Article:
The Chair of Digital Marketing recruited 416 participants through a professional German survey panel provider for a best-worst scaling study. The study results show that readers do recognize these different devices as fake news, albeit in nuanced, gradual levels. The study investigated the extent to which readers are able to do so based on article headlines. This gives merit to the idea that these devices are suitable to shed light on the gray area of fake news.

Still, there is always the danger that these devices will go unrecognized as fake news. While certain devices are easy for readers to detect, the manipulative character of others can often only be seen after readers are explicitly made aware of them.

Readers also showed a variety of different reactions when confronted with fake news within their own networks on social media: they react much more strongly when it is a company that has spread fake news than when a personal contact has done the same. When users of social media come across fake news shared by a company, they are more likely to stop following its account or even leave the platform altogether. Therefore, it is recommended that companies avoid employing these deceptive rhetorical devices altogether.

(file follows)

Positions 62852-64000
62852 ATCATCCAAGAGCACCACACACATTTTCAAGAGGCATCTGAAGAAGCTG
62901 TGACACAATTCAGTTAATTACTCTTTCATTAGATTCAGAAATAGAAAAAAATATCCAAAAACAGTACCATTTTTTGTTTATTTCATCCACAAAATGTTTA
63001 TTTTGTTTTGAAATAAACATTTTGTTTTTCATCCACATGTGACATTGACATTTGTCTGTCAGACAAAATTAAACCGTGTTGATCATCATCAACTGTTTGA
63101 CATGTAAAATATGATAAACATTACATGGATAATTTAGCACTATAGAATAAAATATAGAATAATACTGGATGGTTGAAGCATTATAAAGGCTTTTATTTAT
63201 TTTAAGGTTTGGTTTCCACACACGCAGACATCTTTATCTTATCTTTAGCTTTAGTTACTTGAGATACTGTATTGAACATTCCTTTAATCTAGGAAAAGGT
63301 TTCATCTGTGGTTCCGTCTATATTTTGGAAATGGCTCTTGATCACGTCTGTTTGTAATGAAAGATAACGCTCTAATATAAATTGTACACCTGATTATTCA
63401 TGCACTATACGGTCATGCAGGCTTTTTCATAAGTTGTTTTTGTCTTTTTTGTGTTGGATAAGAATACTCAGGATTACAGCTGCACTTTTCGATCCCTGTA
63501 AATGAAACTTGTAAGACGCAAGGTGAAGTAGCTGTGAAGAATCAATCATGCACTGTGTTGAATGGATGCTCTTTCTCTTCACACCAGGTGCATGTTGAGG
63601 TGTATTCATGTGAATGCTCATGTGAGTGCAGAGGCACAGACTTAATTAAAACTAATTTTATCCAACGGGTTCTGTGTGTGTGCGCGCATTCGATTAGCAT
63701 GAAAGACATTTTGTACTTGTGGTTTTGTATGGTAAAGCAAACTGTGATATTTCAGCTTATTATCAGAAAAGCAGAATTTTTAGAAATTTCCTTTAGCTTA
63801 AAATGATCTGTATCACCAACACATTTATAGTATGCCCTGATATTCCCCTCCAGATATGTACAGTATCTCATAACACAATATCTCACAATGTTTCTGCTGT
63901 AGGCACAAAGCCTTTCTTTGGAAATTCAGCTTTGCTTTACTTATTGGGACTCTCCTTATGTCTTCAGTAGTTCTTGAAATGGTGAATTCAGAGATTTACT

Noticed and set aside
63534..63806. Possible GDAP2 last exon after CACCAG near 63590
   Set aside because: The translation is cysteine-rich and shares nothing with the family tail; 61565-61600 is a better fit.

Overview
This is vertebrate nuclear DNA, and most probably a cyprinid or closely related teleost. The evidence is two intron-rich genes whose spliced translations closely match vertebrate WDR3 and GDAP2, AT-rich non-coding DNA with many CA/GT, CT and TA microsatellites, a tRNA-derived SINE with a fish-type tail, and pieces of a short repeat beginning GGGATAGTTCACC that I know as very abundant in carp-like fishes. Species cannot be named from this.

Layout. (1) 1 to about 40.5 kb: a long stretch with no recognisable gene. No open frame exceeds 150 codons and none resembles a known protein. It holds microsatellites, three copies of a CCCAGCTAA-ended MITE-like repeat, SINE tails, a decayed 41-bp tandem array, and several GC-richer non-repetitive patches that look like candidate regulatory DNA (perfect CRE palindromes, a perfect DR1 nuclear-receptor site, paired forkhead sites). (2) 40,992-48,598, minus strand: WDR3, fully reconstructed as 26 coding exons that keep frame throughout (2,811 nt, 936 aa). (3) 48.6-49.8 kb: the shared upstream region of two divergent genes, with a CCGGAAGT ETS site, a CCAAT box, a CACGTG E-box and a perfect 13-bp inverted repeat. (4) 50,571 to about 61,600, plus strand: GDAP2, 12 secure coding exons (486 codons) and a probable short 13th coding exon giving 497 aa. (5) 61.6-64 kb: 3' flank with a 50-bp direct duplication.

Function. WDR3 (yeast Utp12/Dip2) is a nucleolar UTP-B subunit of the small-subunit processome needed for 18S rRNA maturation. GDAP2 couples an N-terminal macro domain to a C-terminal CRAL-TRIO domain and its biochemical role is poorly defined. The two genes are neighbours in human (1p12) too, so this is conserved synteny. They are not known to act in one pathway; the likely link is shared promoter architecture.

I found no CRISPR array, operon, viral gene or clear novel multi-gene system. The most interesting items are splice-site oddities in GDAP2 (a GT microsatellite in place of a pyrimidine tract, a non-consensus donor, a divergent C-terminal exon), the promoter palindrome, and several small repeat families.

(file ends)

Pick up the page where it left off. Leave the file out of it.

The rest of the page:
Tips for practitioners

  • Be skeptical when others suggest that there are only two possible options for a complex decision.
  • Be just as skeptical when you realize that an argument appeals to you more on an emotional level and less on an objective one.
  • Pay attention to how an argument is framed in the news. Remember that some deceptive rhetorical devices are more difficult to detect than others!
  • Avoid consuming too much information too quickly. On social media, shared opinions can easily be adopted without further reflection.
  • Refrain from using deceptive rhetorical devices in your own company. Fake news can cause significantly more damage to a company than it can to a personal contact.

Literature reference and methodology

Co-authors of the study

Sven Beisecker

Sven Beisecker is a doctoral student at the Chair of Digital Marketing at WHU – Otto Beisheim School of Management. In his research, he is primarily concerned with measuring future consumer behavior in areas where there is still little or no empirical data. In addition to fake news, examples include the willingness of people to implement various environmental protection measures and the acceptance of new technologies in customer interactions.

Professor Christian Schlereth

Christian Schlereth is holder of the Chair of Digital Marketing at WHU – Otto Beisheim School of Management. His research primarily focuses on various questions concerning the digitalization in everyday life. Among other things, he conducts research on topics such as preference measurement for digital goods by means of discrete choice experiments, deriving actionable recommendations for better targeting, and online marketing for NGOs. For this purpose, he closely collaborates with leading companies in the digital industry. His publications appear in high-ranking journals in the fields of marketing, information systems, and operation research.